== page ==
[MPI3 Fortran] Agenda for MPI3 Fortran Working group next week

Iain Bason Iain.Bason at Sun.COM
Thu Jun 4 10:47:33 CDT 2009

On Jun 4, 2009, at 11:31 AM, Jeff Squyres wrote:

> On Jun 3, 2009, at 10:37 AM, Supalov, Alexander wrote:
>> One of those virtues was an essential ABI compatibility by design  
>> within the Fortran interface of any particular MPI. As soon as  
>> anything but a pointer to the object internals creeps into the  
>> handle, this virtue will be gone.
> Forgive me, but bringing ABI into this discussion is misleading at  
> best.  :-)
> There is no ABI between fortran implementations without specific  
> intent from the implementor.  For example, Open MPI and MPICH2 do  
> not have any Fortran ABI compatibility.  One simple/obvious reason  
> for this is that the integer constant values are different between  
> the two.  So yes, INTEGER handles are still the same size and type  
> representation, but they have entirely different values between Open  
> MPI and MPICH2 (and between MPICH1 and MPICH2!) such that you can't  
> compile a Fortran MPI application with one MPI implementation,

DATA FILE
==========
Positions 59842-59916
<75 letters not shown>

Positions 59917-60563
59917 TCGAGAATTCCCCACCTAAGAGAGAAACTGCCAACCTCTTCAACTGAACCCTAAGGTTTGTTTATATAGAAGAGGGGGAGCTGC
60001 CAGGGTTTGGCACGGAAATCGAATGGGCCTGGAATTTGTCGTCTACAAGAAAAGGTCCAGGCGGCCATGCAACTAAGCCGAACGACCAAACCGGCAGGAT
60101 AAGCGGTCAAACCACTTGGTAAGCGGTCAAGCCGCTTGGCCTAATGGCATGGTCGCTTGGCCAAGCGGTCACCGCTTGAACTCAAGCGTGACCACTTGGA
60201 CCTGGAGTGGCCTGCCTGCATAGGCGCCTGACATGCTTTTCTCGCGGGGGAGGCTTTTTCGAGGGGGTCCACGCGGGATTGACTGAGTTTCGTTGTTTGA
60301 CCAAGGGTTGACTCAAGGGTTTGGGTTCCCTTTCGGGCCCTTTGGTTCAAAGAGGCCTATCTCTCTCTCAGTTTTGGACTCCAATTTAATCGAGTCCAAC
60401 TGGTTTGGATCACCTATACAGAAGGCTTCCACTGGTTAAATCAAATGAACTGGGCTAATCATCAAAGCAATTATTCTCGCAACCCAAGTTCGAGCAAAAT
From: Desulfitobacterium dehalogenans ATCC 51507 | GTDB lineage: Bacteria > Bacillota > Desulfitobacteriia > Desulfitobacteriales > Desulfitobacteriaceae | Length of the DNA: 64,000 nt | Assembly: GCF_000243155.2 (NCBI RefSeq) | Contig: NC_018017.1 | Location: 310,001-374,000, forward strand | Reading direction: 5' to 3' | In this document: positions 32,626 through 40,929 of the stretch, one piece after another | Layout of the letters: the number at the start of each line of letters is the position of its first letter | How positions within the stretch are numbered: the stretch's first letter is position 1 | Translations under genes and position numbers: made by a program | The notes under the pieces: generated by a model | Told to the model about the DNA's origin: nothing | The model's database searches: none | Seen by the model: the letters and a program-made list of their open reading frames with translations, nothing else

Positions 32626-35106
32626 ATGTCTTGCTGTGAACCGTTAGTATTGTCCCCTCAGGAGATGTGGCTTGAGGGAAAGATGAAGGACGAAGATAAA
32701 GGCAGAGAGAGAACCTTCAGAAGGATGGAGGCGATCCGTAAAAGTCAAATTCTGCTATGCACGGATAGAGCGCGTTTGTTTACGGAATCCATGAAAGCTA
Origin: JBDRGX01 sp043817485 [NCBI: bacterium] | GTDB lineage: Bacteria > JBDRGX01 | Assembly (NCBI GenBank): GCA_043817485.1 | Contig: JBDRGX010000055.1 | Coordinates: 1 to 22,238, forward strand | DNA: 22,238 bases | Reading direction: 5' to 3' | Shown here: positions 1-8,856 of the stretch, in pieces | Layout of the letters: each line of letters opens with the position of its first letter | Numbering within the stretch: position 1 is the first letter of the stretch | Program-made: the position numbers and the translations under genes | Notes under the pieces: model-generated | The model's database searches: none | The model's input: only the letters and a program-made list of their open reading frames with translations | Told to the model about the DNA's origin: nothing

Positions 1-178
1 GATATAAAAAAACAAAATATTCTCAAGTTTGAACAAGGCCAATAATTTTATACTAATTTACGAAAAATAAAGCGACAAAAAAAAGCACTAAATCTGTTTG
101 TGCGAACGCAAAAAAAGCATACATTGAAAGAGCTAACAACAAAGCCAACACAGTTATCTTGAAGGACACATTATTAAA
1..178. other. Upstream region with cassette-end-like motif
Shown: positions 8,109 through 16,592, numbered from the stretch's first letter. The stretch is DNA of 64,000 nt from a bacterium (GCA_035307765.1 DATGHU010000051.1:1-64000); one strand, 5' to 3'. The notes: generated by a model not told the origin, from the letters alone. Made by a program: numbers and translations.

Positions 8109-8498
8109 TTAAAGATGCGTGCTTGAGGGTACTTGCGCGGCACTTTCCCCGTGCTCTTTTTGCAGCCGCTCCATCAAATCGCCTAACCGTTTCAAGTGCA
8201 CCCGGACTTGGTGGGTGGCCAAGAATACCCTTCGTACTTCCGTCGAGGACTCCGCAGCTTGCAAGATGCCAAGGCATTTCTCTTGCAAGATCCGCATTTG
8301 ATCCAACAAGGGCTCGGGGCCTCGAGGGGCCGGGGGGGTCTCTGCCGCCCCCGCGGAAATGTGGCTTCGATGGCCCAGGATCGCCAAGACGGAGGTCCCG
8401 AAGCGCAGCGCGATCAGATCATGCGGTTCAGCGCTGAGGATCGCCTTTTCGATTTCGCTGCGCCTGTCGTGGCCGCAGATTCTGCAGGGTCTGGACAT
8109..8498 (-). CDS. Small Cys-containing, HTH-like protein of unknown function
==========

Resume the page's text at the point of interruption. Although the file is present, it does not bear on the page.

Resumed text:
> change your LD_LIBRARY_PATH, and then seamlessly run with a  
> different MPI implementation.
> There are other reasons why this won't work that aren't worth  
> discussing (unless someone cares); my point in this mail is that  
> making a statement implying that integers better allow ABI than  
> other data structures/types/whatever is misleading.  If MPI  
> implementation A wants to be Fortran ABI compatible with MPI  
> implementation B, they can be: A will just have to use the same  
> handle data type/structure/whatever *and values* as B (and follow  
> other conventions from B issues not discussed here).
> In short: All MPI's use the same INTEGER handle type today because  
> they have to, but that does *not* make them ABI compatible.

I think Alexander's point is that it is desirable for a particular  
implementation to maintain backwards binary compatibility with  
previous versions of that implementation.  If some implementation  
defined a communicator as a derived type that contained all the  
internal state the library needs, then that implementation would be  
unable to change that derived type without breaking backwards  

However, I think implementors are smart enough to realize that, and to  
define a communicator as a pointer to some opaque type.

Nick seems to want them to be more than a pointer to an opaque type,  
but I'm not sure exactly what he wants, nor why he wants it.


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